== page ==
Since the ending of American Horror Story Coven, as a lover of horror and the supernatural, I have been looking for a new tv series to satisfy my desire to be scared. This desire was satisfied in the seductively spooky Penny Dreadful, which my lovely friend Alex - who writes film and television reviews for Best For Film and who you should definitely check out here - invited me to the premier of last Monday. Set in the 1890s, not only does it quench my thirst for the supernatural, but is also set in my favourite historical period. As mentioned in my previous post about the Fashion Museum in Bath, the gothic styling of the 19th century is one of my favourite fashion periods. Thus I was super excited to see this collision of two of my favourite things in a new television series.
Set in the suitably gothic St Pancras Renaissance Hotel, the gothic scene was set with a macabre horse drawn carriage eagerly awaiting guests arrival. Although the venues grand gothic architecture definitely made a huge impact, two other factors made me even more excited about entering the building. Firstly, my Step-Dad, who is a sound engineer, fitted the sound equipment for the 'Most Haunted Live' episode filmed at this hotel meaning that it was probably haunted, and secondly, this hotel was were 'Wannabe' by the Spice Girls was filmed- equally as exciting! The screening itself was held in the Hansom Hall, a high ceilinged, exposed brick wall lined room- a perfect setting for such a series.
Not realising that it was the premier of the series, red carpet included, I probably didn't dress as fabulously as I should have.
Penny Dreadful is not as overtly scary in the generic 'horror' genre manner. It is instead a psychological thriller, and combines some of gothic literatures' iconic characters including Dr. Frankenstein, Dorian Gray and Dracula. In fact, despite being set in Victorian London, Penny Dreadful was filmed in the author of 'Dracula' Bram Stoker's home town of Dublin. Judging by the first episode alone, it appears that the series weaves together the traditional characters of the horror genre with intelligent plots and new characters - including Bond Girl Eva Green's character Vanessa Ives and Timothy Dalton's Sir Malcom - to create a supernatural based series unlike any other. Without the generic gore elements or predictable jumpy moments, Penny Dreadful uses evocative suspense to leave you with shivers up your spine and a desire to tune in to the next episode.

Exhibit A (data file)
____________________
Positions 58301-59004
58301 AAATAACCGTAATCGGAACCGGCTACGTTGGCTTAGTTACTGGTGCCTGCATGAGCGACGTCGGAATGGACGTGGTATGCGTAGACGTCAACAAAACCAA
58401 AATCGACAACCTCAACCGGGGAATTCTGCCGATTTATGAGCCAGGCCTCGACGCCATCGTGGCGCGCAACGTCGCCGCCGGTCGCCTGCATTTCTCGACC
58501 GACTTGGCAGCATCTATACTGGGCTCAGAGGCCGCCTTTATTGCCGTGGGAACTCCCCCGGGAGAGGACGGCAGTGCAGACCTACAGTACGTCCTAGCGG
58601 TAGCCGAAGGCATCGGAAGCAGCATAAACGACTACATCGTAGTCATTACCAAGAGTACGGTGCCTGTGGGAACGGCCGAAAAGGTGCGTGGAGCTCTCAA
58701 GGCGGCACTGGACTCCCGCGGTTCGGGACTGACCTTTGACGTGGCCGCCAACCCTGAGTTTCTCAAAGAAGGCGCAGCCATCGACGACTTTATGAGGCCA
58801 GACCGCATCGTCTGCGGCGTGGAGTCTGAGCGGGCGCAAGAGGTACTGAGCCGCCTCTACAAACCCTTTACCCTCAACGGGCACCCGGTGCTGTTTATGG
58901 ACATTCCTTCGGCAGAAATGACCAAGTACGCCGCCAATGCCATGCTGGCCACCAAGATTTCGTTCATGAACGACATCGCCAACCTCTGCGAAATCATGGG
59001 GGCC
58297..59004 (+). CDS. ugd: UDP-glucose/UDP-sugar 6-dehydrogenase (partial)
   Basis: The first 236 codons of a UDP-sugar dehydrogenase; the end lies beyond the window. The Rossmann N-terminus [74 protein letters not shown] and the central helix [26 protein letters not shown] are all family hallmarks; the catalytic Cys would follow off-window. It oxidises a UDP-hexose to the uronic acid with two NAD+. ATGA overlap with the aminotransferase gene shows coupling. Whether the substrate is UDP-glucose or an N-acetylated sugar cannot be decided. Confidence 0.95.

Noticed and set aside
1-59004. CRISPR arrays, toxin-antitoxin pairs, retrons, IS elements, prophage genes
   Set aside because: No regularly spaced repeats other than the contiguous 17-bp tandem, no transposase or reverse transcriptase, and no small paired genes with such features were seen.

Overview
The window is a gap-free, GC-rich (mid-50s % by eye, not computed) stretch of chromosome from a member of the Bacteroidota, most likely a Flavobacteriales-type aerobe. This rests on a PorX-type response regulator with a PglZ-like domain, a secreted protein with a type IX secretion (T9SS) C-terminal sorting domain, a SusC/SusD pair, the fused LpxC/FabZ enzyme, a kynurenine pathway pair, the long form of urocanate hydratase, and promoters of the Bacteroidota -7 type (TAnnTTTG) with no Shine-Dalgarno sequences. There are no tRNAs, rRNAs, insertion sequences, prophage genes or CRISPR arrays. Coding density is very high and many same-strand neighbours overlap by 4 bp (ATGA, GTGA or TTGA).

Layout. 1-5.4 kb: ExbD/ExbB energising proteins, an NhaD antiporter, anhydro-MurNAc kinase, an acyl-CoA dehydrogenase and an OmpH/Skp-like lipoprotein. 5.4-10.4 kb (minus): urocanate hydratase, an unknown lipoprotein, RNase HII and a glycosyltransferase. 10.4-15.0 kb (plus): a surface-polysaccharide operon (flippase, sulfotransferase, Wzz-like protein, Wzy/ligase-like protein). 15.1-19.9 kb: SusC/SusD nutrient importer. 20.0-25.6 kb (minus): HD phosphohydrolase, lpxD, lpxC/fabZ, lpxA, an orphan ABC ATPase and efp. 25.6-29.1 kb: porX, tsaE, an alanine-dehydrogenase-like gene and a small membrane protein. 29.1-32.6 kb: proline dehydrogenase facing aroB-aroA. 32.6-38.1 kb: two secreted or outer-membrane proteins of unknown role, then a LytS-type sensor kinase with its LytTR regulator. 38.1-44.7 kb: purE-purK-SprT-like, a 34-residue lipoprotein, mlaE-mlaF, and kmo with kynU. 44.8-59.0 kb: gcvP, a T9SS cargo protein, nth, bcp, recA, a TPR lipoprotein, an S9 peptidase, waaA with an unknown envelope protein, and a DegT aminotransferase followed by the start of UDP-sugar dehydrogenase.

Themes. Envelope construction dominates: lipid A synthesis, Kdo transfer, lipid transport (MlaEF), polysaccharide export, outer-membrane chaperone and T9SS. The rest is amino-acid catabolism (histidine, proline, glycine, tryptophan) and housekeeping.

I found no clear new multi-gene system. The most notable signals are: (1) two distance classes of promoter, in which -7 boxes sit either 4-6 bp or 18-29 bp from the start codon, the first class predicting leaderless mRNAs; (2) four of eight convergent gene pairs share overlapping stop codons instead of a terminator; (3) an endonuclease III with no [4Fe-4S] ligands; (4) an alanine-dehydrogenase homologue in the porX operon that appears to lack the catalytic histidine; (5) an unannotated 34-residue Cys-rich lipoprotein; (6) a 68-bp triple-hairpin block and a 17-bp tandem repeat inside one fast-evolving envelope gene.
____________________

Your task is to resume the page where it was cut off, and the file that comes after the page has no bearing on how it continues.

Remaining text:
After the 45 minute first episode, the cast took part in a Q&A session where we got to hear from 4 of the main characters - the aforementioned Timothy Dalton who plays Sir Malcom, Josh Hartnett whose character of Ethan Chandler is the token American of the series, Billie Piper who plays a prostitute - again, but this time one tackling Victorian Londoners whilst battling an illness, and Harry Treadaway who plays Dr. Victor. Eva Green unfortunately had to leave for Paris - of course! - so was unable to attend the Q&A, much to my disappointment. It was interesting to see from the actors points of view how it was to film a supernatural thriller set in the 1890s. Following on from the Q&A was a drinks reception, where I got my fortune read. Whether you believe in fortune telling or not, I advise everyone to try it at least once, as mine was incredibly accurate and the fortune teller knew personal things about me that you could not have guessed. Definitely a great experience, thanks so much Alex for the invite!
My main interest in the series was, naturally, the costuming. Set in my favourite historical fashion period, I was eager to see how the costume designer would create the gothic attire without it appearing too 'costume-like' and overly theatrical. Key Costumer, Karen Rigg, whose previous works include Vampire film 'Byzanthium' and fellow period thriller 'Ripper Street', and Assistant Costume Designer Giovanni Lipari who has 15th century Italian crime thriller 'The Borgais' on their CV, definitely delivered on the costuming on Penny Dreadful. Costume designer Gabriella Pescucci deserves honourable mentioning who, where possible, used vintage clothing to keep the authenticity of the costuming. She is said to have also studied old Penny Dreadful comic's as inspiration. Very dark and macabre, the colour palette is suitably dark, with heavy fabrics, high necks and appropriately Victorian hemlines for Vanessa Ives, and three piece suits in tweeds and wool for the gentlemen. The costuming duo have ensured that the outfits are within the characters means, not ostentatious or obviously expensive, but visually impactful and fitting for each characters personality alongside their position of society. Eva Green was perfectly cast for mysterious Vanessa Ives, as she is subtly sexy and surprisingly suits the victorian attire.
Penny Dreadful starts on Sky Atlantic tonight - Tuesday 20th May - and continues every Tuesday for 8 weeks. You can watch the trailer here.